Tactile print ads build showtime anticipation

By Jessie Sampson


London, United Kingdom

There’s nothing like the Olympics to galvanise a bit of feel-good fever.

For two weeks the front pages are dominated by triumphant athletes, while television viewing habits revolve around sporting schedules, and you discover a never before tapped interest in archery/badminton/canoeing.

This time around, DFS ran a great multi-platform news brand campaign, encouraging and congratulating Team GB athletes. In print, the ads were strategically positioned next to relevant editorial; a creative piece urging Laura Trott to “bring it home” ran next to an article about the cyclist.

With the majority of us enjoying the Olympics from the vantage point of our sofas, the contextual ads were relevant as well as eye-catching.

Many companies capitalised on the Olympic Games with their print advertising.
Many companies capitalised on the Olympic Games with their print advertising.

The Olympics is often referred to as the greatest show on Earth. But whether it’s a brand aligning itself with an international tournament as above, or the promotion of a new film, play, or event, print offers advertisers the opportunity to make a statement and build anticipation in diverse and interesting ways.

Take StudioCanal’s recent promotion of its new release Swallow and Amazons. With great cinematography stills, it would have been easy to run a straightforward print campaign that looked good. But the interactive potential of print allowed for another dimension to be introduced.

This Swallow and Amazons advertisement was designed to be interactive.
This Swallow and Amazons advertisement was designed to be interactive.

A branded pull-out in The Sunday Telegraph not only provided readers with more information on the film’s story, but could also be folded into not one, but two, different hats, depending on whether readers wanted to be a Swallow or Amazon.

While print is often perceived as a format viewers can’t easily interact with, as opposed to digital ads, it is fundamentally a tactile product — you hold it in your hands, after all.

StudioCanal’s ad is a brilliant example of how brands can make a statement and involve readers. Not a bad shout seeing as Newsworks’ “Touching is believing” study shows ads that encourage readers to touch them increase peoples belief that the brand is honest and sincere by 41%, quality perceptions by 20%, and purchase intent by 24%.

Another similar example was a cover wrap on Metro for the West End show Aladdin. Using thermochroic ink, a heat sensitive patch was positioned on the image of the Genies lamp, which, once rubbed, revealed a hidden message to readers with the opportunity to win one of three prizes to see the show.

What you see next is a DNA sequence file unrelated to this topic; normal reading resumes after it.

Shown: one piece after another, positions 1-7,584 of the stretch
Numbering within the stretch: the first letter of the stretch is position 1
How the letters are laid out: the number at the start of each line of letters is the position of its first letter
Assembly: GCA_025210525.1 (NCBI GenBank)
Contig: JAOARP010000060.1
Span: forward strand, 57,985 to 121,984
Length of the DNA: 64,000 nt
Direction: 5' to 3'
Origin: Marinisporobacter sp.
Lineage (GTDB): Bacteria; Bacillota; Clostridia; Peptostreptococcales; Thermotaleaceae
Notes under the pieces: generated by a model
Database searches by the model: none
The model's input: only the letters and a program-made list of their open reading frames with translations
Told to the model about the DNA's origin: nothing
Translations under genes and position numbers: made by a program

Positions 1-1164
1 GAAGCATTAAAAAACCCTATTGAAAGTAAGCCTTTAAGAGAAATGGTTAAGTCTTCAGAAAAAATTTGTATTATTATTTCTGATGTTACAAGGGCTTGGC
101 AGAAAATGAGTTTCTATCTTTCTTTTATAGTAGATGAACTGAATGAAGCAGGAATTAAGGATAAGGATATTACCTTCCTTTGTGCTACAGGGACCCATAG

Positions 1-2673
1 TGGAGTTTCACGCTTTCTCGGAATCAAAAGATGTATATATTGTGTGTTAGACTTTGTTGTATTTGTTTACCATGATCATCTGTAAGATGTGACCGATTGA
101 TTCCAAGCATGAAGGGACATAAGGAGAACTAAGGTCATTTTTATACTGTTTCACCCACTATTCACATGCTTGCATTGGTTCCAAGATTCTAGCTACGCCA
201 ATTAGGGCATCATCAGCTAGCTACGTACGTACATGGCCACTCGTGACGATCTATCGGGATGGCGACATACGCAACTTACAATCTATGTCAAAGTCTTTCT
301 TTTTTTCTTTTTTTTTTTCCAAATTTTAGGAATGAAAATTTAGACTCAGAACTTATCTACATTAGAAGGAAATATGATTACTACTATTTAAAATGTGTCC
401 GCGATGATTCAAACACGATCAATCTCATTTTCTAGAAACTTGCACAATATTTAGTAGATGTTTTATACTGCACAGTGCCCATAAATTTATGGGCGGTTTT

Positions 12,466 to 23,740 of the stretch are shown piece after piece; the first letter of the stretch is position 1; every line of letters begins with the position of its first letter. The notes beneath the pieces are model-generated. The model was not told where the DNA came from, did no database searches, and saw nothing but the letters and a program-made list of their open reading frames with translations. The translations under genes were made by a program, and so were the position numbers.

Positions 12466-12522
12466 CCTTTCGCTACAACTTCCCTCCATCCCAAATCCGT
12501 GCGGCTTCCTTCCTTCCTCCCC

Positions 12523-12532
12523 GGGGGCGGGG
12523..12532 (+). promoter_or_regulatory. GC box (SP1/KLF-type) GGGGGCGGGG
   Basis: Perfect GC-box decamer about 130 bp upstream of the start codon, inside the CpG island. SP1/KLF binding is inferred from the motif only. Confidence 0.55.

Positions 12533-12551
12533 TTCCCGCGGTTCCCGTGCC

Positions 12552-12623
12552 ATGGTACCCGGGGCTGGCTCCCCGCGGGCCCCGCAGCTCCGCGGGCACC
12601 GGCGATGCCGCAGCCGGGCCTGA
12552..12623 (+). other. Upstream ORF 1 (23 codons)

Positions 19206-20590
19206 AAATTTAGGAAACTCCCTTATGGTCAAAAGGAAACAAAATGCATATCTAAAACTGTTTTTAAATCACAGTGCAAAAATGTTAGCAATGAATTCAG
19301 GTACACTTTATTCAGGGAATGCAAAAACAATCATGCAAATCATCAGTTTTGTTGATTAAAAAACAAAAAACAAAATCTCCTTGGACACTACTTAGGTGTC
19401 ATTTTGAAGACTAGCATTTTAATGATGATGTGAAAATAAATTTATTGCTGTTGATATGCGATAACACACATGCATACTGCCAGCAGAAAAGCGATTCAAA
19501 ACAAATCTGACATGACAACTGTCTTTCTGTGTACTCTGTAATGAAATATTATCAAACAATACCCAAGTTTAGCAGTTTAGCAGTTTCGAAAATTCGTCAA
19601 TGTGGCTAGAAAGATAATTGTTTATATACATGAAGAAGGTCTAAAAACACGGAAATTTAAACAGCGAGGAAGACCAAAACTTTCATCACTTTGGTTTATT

As Metro’s creative director Sophie Robinson said: “This fun partnership with Aladdin has given us the chance to celebrate yet another Metro first, and the use of thermochroic ink should provide 50,000 lucky Londoners with a memorable interactive experience on their morning commute.”

Of course, tangible ads aren’t the only way brands use print to stand out in the run up to an event. Skittles, known for its rainbow imagery, took the opportunity to run a newspaper ad for London Pride a few months ago. The confectioner drained the colour from its creative, leaving just a black text on a white background, reading (in the shape of a rainbow):

Dear Pride in London,

So this is kinda awkward but we’re just going to go ahead and address the rainbow-coloured elephant in the room. You have the rainbow … we have the rainbow … and usually that’s just hunky-dory. But this Pride, only one rainbow deserves to be the centre of attention — yours. And we’re not going to be the ones to steal your rainbow thunder, no siree. That’s why this weekend, we’re giving up our rainbow.

But don’t worry, we’ll still be there to celebrate every colourful minute with you; we’ll just be completely starkers while we do it. Have a great day, Pride. From Skittles.

The London Evening Standard rebranded as the Late Night Standard for this campaign.
The London Evening Standard rebranded as the Late Night Standard for this campaign.

Another London-based event — the opening of the night tube — led to a similarly creative statement in print from the London Evening Standard.

Teaming up with Vodafone for the occasion, the newspaper rebranded as the Late Night Standard for the night and extended its hand-out time until 11.30 p.m. An Evening Standard cover wrap featuring nocturnal animals carrying the newspaper publicised the initiative the day before.

So whether it’s a TFL landmark, new West End show, or international sporting tournament, print ads are a powerful way for brands to garner attention and create awareness.

As with the DFS campaign, newspapers are the perfect place for advertisers to align themselves alongside a headline-grabbing event, while examples such as StudioCanal and Skittles show how just one inventive ad can make a bold statement.

About Jessie Sampson

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